New cooling system
Over the last 18 months the University has installed three high efficiency cooling units to provide more efficient and reliable comfort cooling for staff and students in the Medical School. The units provide chilled water to meet approximately 75% of the building's chilled water demand, are electrically powered and utilise high efficiency compressors with magnetic bearings and inverter-driven motors to minimise energy input. These installations, along with improved chiller controls, are expected to reduce annual energy bills by £270,000 and carbon emissions by 933 tonnes of carbon dioxide.
Previously, most of the Medical School's chilled water system was served by 40-year old steam absorption chillers. These chilled water to 6°C at fairly low efficiencies, so the unit cost of delivered chilled water and associated carbon emissions was quite high, and contributed to the Medical School being the largest single building energy user across Nottingham’s UK campuses.
The latest phase of the project completed in April 2016, ready for the start of the main cooling season, bringing total investment in chilled water systems to £1.3m.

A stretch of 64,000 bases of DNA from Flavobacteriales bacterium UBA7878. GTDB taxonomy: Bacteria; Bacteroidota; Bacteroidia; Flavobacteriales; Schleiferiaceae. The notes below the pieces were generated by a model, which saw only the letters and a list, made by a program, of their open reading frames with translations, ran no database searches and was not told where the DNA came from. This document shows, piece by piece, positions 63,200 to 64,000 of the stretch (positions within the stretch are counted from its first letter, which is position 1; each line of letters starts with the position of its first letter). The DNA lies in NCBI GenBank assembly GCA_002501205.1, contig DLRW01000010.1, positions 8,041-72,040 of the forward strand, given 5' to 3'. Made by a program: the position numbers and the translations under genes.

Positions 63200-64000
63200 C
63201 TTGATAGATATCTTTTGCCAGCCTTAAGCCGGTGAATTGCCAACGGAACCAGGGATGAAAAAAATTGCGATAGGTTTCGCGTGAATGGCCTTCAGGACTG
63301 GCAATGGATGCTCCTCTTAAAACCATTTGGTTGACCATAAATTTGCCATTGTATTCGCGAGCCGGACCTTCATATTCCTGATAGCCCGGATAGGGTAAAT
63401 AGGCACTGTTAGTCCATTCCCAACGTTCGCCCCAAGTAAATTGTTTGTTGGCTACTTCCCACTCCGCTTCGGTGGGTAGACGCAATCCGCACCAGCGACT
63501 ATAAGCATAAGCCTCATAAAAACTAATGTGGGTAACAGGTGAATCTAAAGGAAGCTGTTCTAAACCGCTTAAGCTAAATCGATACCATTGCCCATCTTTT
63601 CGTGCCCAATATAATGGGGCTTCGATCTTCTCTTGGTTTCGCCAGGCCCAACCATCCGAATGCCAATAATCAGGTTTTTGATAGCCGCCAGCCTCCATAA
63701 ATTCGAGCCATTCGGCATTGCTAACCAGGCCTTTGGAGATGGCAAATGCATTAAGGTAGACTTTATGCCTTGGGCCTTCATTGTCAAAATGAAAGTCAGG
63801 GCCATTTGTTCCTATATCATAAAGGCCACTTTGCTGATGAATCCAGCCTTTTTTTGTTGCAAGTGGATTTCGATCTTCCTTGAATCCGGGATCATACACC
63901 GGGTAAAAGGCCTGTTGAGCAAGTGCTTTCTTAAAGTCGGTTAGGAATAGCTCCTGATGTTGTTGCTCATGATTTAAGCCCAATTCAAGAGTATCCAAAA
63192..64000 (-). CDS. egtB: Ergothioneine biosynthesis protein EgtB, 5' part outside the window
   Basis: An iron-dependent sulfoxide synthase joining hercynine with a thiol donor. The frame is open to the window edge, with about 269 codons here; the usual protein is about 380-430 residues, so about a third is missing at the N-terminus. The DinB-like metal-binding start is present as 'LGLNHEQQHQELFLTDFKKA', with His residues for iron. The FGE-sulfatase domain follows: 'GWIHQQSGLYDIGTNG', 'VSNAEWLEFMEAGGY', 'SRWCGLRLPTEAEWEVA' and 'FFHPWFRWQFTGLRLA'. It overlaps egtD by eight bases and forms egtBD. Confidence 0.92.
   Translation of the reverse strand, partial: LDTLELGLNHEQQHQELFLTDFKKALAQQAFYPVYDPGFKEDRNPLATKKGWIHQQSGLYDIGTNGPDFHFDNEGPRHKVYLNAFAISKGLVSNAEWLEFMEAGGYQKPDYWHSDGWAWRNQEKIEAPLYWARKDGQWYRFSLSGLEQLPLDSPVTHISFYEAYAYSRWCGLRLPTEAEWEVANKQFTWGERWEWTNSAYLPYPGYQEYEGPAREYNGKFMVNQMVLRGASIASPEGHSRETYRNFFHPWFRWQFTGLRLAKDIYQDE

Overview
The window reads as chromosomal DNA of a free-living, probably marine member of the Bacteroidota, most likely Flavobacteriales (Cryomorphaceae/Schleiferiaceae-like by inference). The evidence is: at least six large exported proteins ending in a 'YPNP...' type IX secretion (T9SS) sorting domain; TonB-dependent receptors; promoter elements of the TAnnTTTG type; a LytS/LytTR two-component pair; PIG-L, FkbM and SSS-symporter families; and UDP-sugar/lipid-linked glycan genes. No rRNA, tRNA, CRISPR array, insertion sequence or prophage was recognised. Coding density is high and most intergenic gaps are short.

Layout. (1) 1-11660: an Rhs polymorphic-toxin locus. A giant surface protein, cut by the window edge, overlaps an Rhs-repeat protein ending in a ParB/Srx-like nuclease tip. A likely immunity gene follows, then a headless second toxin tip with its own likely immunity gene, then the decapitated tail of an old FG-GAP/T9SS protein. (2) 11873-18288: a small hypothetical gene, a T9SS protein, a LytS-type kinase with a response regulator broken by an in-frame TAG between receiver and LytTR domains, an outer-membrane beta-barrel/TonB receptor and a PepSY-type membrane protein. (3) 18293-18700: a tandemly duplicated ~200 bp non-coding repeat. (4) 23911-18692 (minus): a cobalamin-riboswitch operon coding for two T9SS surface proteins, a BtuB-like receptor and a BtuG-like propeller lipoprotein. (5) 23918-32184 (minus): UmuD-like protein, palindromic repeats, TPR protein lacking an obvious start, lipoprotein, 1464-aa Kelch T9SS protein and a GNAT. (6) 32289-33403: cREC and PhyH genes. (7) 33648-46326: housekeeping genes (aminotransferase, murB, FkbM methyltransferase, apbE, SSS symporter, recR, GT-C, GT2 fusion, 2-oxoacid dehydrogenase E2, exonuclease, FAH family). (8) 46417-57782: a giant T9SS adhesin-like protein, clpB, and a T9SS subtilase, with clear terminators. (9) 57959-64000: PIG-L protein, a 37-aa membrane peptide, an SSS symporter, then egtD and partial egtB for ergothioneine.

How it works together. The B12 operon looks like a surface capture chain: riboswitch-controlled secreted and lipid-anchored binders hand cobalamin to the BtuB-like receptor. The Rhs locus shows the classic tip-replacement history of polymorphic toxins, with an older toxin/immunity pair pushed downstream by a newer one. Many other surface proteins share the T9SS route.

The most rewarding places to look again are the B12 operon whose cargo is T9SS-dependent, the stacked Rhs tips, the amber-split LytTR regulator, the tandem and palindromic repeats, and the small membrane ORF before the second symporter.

On the south east elevation of the Medical School (the side that overlooks the Medical School car park), single glazed windows are being replaced by modern double glazed units.
The £800,000 investment will bring multiple benefits including improved comfort for room users, reduced maintenance and reduced energy bills. The energy and carbon savings are achieved by reducing heat loss from draughty metal frames in winter and reducing solar gains in summer thanks to significant improvements in the glazing's thermal properties.
The work started on site in April 2016 and is due to complete by August 2016.
Posted on Monday 9th May 2016